Employers believe unions are using the groups as stalking horses to promote up old claims such as industry-wide bargaining and increased arbitration powers for the Fair Work Commission.
Mr Porter, a relative newcomer to a portfolio known for arcane intransigence, is well-respected by all sides and has established a strong relationship with Ms McManus.
But despite the stated ambitions and scheduled meetings winding up this week , the ability to find significant areas of agreement between unions and employer groups in the five groups has usually proven elusive.
Employers believe unions are using the groups as stalking horses to promote up old claims such as industry-wide bargaining and increased arbitration powers for the commission. They suggest the government won’t be able to deliver on raised expectations.
That will put the onus on the Morrison government about how hard to push a disputed reform package via legislation in the parliament this year. It is also unlikely to get to the Senate until next year due to the need for negotiations with crossbenchers.
This will only become more contentious when there are also disagreements between employers themselves as well as between unions jostling for membership and coverage in Australia’s sclerotic industrial relations and awards system.
Although the blow-up in the enterprise bargaining meetings has been the most spectacular display of tension, the frustrations in the other groups are also obvious.
There has been little progress in the working group looking at award simplification overall. But Mr Morrison is insisting on a special deal for small businesses to help them deal with numerous complicated awards.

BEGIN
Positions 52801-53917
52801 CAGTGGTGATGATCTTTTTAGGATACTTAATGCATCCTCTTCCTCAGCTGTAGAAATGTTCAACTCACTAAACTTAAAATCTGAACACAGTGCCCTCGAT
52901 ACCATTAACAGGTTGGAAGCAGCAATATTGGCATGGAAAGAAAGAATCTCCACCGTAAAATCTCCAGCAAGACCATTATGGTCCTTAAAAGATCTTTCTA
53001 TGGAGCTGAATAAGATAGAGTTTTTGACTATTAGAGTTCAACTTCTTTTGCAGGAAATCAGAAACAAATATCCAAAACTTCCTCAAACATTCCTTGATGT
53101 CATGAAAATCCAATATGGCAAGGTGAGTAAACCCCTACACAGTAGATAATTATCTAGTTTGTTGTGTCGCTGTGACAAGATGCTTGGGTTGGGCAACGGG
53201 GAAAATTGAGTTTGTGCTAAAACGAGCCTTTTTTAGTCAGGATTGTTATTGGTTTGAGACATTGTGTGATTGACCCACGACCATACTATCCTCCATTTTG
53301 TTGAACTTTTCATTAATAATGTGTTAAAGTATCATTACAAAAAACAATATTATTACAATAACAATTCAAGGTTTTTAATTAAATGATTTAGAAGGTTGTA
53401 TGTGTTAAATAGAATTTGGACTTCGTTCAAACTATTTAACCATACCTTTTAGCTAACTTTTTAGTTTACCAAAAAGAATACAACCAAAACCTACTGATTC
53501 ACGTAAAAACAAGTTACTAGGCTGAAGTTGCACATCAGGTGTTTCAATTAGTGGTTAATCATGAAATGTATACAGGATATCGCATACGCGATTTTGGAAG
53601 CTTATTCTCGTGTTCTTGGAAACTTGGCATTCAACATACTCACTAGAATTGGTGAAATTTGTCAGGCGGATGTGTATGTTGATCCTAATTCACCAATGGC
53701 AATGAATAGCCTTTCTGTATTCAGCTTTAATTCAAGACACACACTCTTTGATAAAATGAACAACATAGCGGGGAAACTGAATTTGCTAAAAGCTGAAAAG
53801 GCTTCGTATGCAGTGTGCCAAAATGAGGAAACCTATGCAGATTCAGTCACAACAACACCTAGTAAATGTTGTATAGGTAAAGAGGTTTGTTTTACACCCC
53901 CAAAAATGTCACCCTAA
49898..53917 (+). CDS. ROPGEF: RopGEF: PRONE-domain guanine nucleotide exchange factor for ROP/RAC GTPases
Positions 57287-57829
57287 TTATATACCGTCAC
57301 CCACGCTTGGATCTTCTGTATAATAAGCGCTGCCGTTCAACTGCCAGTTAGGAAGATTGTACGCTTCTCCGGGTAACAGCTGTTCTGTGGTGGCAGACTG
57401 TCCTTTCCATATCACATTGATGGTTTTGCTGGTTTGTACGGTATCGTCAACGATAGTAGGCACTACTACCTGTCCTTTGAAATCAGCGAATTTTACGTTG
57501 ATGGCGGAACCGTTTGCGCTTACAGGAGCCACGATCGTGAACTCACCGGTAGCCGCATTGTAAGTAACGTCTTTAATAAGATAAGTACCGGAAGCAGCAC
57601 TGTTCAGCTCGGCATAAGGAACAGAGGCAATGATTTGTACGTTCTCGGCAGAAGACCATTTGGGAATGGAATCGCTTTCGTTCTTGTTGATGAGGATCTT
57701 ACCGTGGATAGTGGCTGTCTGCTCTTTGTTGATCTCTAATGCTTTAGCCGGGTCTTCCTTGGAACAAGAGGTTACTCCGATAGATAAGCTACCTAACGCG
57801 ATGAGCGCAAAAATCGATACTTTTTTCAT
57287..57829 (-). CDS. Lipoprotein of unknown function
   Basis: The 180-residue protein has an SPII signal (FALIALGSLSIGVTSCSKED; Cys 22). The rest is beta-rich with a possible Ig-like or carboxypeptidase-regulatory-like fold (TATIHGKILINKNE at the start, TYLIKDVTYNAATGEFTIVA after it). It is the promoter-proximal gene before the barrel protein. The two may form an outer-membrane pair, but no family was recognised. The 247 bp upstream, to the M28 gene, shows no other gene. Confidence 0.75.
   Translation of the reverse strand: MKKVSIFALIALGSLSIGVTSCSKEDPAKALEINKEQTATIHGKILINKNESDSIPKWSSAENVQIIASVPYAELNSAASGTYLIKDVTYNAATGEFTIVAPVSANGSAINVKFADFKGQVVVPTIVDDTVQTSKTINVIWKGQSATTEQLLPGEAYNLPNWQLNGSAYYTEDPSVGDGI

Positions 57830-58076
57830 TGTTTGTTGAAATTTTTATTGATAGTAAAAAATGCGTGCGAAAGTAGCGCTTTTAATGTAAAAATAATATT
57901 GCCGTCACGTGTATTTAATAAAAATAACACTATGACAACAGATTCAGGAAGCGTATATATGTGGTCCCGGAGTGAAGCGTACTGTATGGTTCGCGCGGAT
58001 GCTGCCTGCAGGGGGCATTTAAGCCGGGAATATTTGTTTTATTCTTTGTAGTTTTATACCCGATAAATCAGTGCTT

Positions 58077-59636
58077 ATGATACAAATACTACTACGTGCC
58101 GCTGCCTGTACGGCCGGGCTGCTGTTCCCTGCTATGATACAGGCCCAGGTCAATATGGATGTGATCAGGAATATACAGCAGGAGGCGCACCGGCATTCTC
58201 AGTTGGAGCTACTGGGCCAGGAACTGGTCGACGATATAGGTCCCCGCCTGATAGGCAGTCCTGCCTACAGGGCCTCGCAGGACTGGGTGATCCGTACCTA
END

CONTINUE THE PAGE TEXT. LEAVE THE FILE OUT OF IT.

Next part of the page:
This is supposed to make it easier for small business owners to employ people and arrange flexible rosters, overtime and duties. The likely timeframe for this relaxation of award standards is two years but this relief is not expected to apply to bigger businesses while unions are rejecting the idea of flexibility considered to undermine conditions.
There’s also been no agreement yet on the vexed definition of casual work although most participants expect this to happen. That’s despite the problems in working through the eligibility for those on different shifts and work patterns.
Mr Porter has already said it is reasonable for casuals to have the right to request permanent employment after a year. But he is strongly opposed to the ability of casual workers on higher hourly rates to “double dip” by also claiming entitlements like holiday and sick pay provided to permanent employees.
A recent court judgement allows many employees on casual shifts to claim such payments retrospectively and the government has joined the appeal and is likely to wait on that.
In the area of compliance, the government is getting more pushback from employer groups than unions given its prior commitment to make underpayment of wages a criminal offence.
But unions have been pushing for tougher jail terms for employers and also want access to the time and wages records of non-union members which employers oppose.
The government is also expected to proceed with extending enterprise agreements for the duration of a major greenfields project, particularly as this commitment was part of Labor’s campaign platform under Bill Shorten last year.
At the moment, construction timetables on some of the biggest projects can extend past the usual four-year agreement making some companies vulnerable to industrial action and therefore unable to lock in their costs and project financing
The major unions, the AWU and CFMEU, are bitter rivals but are also opposed to altering the four-year time limit and can be expected to lobby the crossbenchers and Labor to block this in the Senate.
This group is due to have the last meeting of all the streams on Friday.